It’s easy to notice the similarities between the Benromach 5yo and the 10yo. This is the same style of unconventional Speyside whisky. Very interesting, but the 10yo is only a few euros extra. Around € 30.
So, here’s the slightly controversial Clynelish… Controversial because it takes the NAS concept to a higher level, literally. You’re paying € 650-750 for a whisky that doesn’t have an age statement.
We know that Clynelish Select Reserve is made from five vintages (the youngest being 1999) and five types of casks: first-fill + refill American oak, rejuvenated casks, refill European oak and bodega sherry casks.
Clynelish Select Reserve (54,9%, OB 2014, Special Release, 2964 btl.)
Nose: pretty great. Unsurprisingly you get a mixture of all things that Clynelish is famous for. Big fruity notes: mirabelles, grapefruit, lemon and lime. Tiny hints of tropical fruits like passion fruits – as if it had Irish ancestors, if you know what I mean. Haribo sweets and marshmallow in the background. Strong beehive notes and paraffin. Ginger lemonade with mint leaves. Fairly mundane grainy notes as well, which seem to grow stronger over time. Mouth: high strength, very creamy and rounded. Lemon, grapefruit, peach, pear. Zesty and zingy with a salty edge. Quite compact, the nice tropical notes are gone. The waxy notes return with a bit of water, and this also brings chlorophyll and a wider array of fruits. Shows typical peppery / mustardy notes towards the end. Finish: long, with lemon, ginger and hints of green tea, very much in line with the taste.
Clynelish Select Reserve is complex and entertaining, especially with a few drops of water. Yet it seems to offer little more than a slightly above-average, medium-aged Clynelish. Around € 650, in stock pretty much everywhere…
21 Drams is a Belgian collective of 21 whisky lovers. They are based in the area around the Sonian Forest, the biggest green lung in our country. In Dutch, the name of the forest sounds a bit like Zionwood, hence the name.
At the end of 2014, they decided to bottle their own whisky, from a selection made by The Whiskyman. A single cask Ardmore 2000.
Some of the 21 Drams members are running a web building company called Wieni, and they decided to take 40 more bottles from the casks as a gift for their clients. They’ve labeled it Wiensky.
Ardmore Zionwood 14 yo 2000 (53,3%, The Whiskyman for 21 Drams 2014, 25 btl.)
Nose: not as peaty as some other Ardmore. It’s mostly ashy, close to Caol Ila in that respect, especially when you add the fresh lemony notes. Some rounder notes: honey, a little candy sugar. Earthy notes, as well as some very subtle medicinal touches. Not too complex but nicely balanced. Mouth: fairly dry, earthy peat with a fierce peppery kick at first. Soot, grassy notes and some bitter grapefruit skin before it settles down and becomes much sweeter. Honey, citrus sweets and vanilla. Finish: medium long, peppery and zesty, with the earthy, peaty notes underneath and a hint of agave.
A nice Ardmore that’s better balanced than similar expressions that I’ve tried before. Around € 90, only available to club members if I’m not mistaken. They’re hoping to present wider (public) releases in the future. Thanks, Ike.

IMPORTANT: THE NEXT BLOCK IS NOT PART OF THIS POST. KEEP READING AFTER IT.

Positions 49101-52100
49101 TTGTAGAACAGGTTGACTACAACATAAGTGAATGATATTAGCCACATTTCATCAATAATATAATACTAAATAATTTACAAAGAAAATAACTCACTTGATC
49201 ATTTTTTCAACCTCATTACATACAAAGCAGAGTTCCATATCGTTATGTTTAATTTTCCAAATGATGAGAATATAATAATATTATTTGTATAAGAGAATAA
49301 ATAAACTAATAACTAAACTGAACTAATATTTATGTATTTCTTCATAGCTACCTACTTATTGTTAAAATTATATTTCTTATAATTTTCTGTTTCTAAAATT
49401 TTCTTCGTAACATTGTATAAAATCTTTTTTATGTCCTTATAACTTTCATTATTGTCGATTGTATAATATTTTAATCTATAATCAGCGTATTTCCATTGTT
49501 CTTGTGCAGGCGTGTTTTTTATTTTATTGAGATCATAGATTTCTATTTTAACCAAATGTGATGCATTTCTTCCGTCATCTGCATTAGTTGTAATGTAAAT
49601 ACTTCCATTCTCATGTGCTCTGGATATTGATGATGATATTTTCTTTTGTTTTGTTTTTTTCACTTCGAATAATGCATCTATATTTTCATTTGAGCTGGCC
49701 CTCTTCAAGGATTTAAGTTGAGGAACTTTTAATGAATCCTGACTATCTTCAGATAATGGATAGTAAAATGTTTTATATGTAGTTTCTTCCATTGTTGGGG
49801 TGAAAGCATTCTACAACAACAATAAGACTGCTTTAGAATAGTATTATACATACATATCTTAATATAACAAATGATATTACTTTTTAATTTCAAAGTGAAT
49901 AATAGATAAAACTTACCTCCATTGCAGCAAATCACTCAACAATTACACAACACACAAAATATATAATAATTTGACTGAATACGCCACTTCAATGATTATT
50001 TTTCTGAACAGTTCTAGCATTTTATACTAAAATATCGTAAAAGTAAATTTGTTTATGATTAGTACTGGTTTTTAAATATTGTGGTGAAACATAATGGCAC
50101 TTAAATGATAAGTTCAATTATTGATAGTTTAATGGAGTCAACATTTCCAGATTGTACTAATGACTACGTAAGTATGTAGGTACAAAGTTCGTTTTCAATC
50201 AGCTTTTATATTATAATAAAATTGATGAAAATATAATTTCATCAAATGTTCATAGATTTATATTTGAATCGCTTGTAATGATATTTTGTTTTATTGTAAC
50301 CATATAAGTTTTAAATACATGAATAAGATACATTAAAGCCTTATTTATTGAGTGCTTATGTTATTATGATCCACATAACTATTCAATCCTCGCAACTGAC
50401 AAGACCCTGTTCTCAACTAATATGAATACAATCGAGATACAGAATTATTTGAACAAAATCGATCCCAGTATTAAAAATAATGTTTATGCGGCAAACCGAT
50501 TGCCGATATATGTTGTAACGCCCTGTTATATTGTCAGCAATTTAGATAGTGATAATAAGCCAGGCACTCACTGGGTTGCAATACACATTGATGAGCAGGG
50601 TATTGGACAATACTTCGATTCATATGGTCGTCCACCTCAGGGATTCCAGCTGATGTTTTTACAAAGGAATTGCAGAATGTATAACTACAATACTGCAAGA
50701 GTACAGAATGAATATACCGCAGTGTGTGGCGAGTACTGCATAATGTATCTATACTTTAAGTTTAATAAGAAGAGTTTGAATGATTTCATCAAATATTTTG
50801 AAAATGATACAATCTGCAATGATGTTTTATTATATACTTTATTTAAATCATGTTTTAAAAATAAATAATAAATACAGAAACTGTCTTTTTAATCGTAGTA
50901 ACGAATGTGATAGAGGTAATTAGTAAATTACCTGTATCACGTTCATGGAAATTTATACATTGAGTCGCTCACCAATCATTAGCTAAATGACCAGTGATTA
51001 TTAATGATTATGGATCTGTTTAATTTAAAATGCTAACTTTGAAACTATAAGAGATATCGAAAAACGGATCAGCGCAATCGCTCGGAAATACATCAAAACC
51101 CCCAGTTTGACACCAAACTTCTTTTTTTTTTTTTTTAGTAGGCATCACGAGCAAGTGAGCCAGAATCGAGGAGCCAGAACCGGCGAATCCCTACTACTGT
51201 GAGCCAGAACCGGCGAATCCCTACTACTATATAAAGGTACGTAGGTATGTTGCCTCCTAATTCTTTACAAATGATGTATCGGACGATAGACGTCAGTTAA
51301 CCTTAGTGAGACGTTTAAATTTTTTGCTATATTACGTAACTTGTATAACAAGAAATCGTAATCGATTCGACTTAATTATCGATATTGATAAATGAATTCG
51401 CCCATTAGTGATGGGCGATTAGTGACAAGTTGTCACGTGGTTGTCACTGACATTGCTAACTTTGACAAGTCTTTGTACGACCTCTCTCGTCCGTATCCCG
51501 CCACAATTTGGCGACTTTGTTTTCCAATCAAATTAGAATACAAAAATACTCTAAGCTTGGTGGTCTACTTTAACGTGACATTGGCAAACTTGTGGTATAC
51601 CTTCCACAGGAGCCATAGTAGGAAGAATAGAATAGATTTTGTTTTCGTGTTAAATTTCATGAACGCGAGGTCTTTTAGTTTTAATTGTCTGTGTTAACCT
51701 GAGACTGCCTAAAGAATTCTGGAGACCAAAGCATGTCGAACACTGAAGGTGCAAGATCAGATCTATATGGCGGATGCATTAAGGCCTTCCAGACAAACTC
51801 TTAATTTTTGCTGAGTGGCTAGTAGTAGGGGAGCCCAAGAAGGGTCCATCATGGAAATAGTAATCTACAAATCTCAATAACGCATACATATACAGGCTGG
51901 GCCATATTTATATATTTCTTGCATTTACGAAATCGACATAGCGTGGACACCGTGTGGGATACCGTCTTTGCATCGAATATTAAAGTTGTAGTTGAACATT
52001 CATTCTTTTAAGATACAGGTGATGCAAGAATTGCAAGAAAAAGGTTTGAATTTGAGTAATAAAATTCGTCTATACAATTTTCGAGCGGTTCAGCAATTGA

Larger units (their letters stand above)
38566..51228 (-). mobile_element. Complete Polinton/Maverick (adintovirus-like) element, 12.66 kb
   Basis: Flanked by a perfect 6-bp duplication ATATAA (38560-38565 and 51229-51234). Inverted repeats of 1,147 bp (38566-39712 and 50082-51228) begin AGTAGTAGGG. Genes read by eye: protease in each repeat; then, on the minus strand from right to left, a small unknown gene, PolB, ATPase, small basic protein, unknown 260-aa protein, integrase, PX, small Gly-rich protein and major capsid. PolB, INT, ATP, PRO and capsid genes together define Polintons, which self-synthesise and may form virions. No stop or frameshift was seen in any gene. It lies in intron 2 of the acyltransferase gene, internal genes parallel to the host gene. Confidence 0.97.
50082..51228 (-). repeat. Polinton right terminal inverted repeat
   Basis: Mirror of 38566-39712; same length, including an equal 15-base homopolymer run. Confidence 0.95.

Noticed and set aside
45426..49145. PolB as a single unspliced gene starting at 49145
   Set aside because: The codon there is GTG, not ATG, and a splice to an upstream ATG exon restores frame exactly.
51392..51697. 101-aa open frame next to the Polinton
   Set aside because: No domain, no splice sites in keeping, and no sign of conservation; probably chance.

A couple of years ago, Mark Pendlebury started Whiskybrother in Johannesburg, possibly the first serious whisky shop in South Africa.
A few months ago, he selected a cask of Glenlivet 1998 from the Signatory stocks. This Oloroso butt has been bottled exclusively for his shop.
Glenlivet 15 yo 1998 (54,8%, Signatory Vintage for Whiskybrother 2014, Oloroso sherry butt #128811, 413 btl.)
Nose: aromatic forest fruit jams (bramble, blackcurrant), alongside chocolate coated raisins, dates and candied orange. Cigar leaves. Some peppery oak and bread crust. Hints of ham, maybe a trace of rubber as well. Classic first-fill sherry, with the entire spectrum of sherry aromas. Mouth: a little hot and fizzy at full strength, but nicely flavoured. Lots of thick fruit jams again (raspberry, figs), countered by dry hints of coffee and pepper. Caramelized brown sugar. An intense oaky kick as well. Returns nicely to cassis candy. Finish: long, peppery and fruity, mainly oranges dipped in dark chocolate.
This is quite a high pressure sherry bomb, Glendronach style in a way. The oak had its say and delivered a nice, intense whisky. Around € 100, only available in South Africa.
Tormore 16 Year Old was recently released in ‘limited quantities’ after a restyling of the distillery range, which now includes a 14yo and 16yo.
I’ve always thought Tormore had an interesting distillery building (hesitating to call it beautiful). Built in 1958, it combines the traditional architecture with a certain 20th Century industrial look.
Did you know the clock on the distillery roof plays four different Scottish songs every quarter of an hour?
Tormore 16 yo (48%, OB 2013, Batch #B1309, American oak casks)
Nose: quite nice actually, with lots of juicy fruits. Oranges and apples, melons, hints of kiwi. Soft nutty notes, mainly pecans. Sweet barley. Some honey and vanilla ice cream. Typical, fresh American oak aromas really. Mouth: quite fruity again. Melons and pears, with soft cinnamon and pepper from the white oak again. Oranges and sugar coated cereals. Soft hints of coconut and creamy vanilla. Finish: medium long, still fruity but drier and slightly sharper. Ginger, zesty citrus and a slight grainy edge.
It’s nice to see an official Tormore, especially when it’s not bad at all. Pretty fruity and rounded, I’d love to try older expressions in the future. Around € 65.